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Baron de Jomini, Summary of the Art of War, or a New Analytical Compend of the Principle Combinations of Strategy, of Grand Tactics and of Military Policy. (ed. Major O. F. Winship , Assistant Adjutant General , U. S. A., Lieut. E. E. McLean , 1st Infantry, U. S. A.) 39 3 Browse Search
Emil Schalk, A. O., The Art of War written expressly for and dedicated to the U.S. Volunteer Army. 36 2 Browse Search
H. Wager Halleck , A. M. , Lieut. of Engineers, U. S. Army ., Elements of Military Art and Science; or, Course of Instruction in Strategy, Fortification, Tactis of Battles &c., Embracing the Duties of Staff, Infantry, Cavalry, Artillery and Engineers. Adapted to the Use of Volunteers and Militia. 12 0 Browse Search
The Annals of the Civil War Written by Leading Participants North and South (ed. Alexander Kelly McClure) 7 1 Browse Search
The Daily Dispatch: September 19, 1864., [Electronic resource] 7 3 Browse Search
The Daily Dispatch: June 18, 1864., [Electronic resource] 5 1 Browse Search
The Daily Dispatch: February 15, 1864., [Electronic resource] 4 0 Browse Search
The Daily Dispatch: October 5, 1864., [Electronic resource] 4 0 Browse Search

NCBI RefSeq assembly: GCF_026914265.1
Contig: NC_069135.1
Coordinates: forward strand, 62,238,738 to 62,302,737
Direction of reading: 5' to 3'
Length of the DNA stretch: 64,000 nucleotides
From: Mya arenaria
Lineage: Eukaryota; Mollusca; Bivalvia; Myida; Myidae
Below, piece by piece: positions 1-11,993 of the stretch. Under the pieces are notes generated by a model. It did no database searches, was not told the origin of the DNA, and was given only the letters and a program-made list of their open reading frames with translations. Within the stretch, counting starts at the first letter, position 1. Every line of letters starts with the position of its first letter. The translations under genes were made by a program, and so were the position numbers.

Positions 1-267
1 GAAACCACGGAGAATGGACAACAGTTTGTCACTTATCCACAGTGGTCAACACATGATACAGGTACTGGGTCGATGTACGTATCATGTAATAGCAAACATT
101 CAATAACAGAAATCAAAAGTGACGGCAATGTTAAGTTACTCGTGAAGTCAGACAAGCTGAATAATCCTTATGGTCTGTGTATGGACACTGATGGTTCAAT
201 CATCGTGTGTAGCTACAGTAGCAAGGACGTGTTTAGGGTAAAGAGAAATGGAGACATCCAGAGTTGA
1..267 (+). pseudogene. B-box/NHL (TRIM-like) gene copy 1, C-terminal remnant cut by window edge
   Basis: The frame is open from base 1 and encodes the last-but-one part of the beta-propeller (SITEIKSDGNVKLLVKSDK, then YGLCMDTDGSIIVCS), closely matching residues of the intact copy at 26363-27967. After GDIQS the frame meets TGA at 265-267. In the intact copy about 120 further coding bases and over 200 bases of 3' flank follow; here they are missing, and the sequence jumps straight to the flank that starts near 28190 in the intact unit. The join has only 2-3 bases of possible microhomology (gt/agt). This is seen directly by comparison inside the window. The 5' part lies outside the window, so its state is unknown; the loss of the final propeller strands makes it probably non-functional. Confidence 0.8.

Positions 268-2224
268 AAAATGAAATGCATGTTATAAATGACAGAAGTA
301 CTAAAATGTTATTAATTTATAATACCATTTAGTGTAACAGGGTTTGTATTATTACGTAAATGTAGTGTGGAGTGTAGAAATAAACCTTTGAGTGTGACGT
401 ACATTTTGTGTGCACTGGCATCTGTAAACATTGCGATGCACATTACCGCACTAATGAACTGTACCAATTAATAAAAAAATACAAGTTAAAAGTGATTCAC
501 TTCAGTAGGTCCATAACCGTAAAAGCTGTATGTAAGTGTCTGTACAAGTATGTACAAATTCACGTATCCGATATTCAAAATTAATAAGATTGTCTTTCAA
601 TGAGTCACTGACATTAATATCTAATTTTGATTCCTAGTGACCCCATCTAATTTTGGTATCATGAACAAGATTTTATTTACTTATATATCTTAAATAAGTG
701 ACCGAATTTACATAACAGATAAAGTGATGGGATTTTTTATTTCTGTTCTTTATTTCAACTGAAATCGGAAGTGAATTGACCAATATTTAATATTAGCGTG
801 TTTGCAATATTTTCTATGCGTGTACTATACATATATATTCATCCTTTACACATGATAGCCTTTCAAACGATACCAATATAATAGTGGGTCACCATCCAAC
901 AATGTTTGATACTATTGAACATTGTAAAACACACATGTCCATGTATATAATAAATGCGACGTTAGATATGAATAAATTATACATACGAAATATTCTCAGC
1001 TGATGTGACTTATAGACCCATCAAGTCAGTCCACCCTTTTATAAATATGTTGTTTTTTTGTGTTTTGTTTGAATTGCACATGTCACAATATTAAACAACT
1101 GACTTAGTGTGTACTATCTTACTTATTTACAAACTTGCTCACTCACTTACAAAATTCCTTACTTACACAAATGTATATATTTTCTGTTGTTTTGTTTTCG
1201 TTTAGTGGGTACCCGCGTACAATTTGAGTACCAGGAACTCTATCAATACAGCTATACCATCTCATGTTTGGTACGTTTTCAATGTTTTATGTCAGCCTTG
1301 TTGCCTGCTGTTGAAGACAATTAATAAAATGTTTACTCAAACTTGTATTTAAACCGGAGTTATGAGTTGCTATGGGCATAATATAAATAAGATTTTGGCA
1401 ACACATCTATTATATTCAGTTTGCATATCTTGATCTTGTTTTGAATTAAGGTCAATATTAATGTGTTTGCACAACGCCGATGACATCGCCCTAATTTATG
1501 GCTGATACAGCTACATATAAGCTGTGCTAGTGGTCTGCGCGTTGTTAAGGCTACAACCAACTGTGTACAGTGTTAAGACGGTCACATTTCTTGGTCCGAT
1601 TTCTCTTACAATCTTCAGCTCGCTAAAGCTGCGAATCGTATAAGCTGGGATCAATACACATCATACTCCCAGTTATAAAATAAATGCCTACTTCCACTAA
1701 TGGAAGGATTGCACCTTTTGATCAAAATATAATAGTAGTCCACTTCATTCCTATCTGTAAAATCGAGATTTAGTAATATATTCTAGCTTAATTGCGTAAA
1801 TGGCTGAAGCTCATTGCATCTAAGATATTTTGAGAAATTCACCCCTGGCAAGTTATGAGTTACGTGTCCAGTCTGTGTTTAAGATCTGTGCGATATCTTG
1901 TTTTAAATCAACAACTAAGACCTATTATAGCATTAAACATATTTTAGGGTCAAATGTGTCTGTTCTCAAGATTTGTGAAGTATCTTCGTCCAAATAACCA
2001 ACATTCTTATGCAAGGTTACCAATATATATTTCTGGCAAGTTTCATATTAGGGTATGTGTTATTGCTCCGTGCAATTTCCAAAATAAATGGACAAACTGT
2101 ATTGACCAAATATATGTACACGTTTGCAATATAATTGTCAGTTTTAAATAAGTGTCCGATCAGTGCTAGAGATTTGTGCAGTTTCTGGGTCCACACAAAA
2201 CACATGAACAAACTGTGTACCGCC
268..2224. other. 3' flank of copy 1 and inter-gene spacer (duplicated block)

Rebellion Record: a Diary of American Events: Documents and Narratives, Volume 6. (ed. Frank Moore) 4 0 Browse Search
Southern Historical Society Papers, Volume 19. (ed. Reverend J. William Jones) 4 0 Browse Search
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Browsing named entities in The Daily Dispatch: February 15, 1864., [Electronic resource]. You can also browse the collection for Ney or search for Ney in all documents.

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The Daily Dispatch: February 15, 1864., [Electronic resource], Napoleon's Judgment on men and things. (search)
s courage was not equal to his genius, he would not dare to accomplish the great things which his mind would conceive. Much was said about physical and moral courage. On that subject Napoleon said that it was impossible to have more courage than Ney or Murat; but it was also impossible to have less brains than they had, especially Ney. As to moral courage, Napoleon remarked that there were very few men who possessed moral courage at two o'clock in the night; that is to say, courage withoNey. As to moral courage, Napoleon remarked that there were very few men who possessed moral courage at two o'clock in the night; that is to say, courage without time for reflection, and which, in the face of the most sudden events, retains the same liberty of mind, of judgement, of decision. Napoleon did not hesitate to presume that he was the one that possessed the greatest amount of that courage of two o'clock at night as he called it; and that he had seen but very few who did not remain for behind himself on that point. He also remarked that it was difficult to conceive the strength of mind necessary to give one of those great battles on wh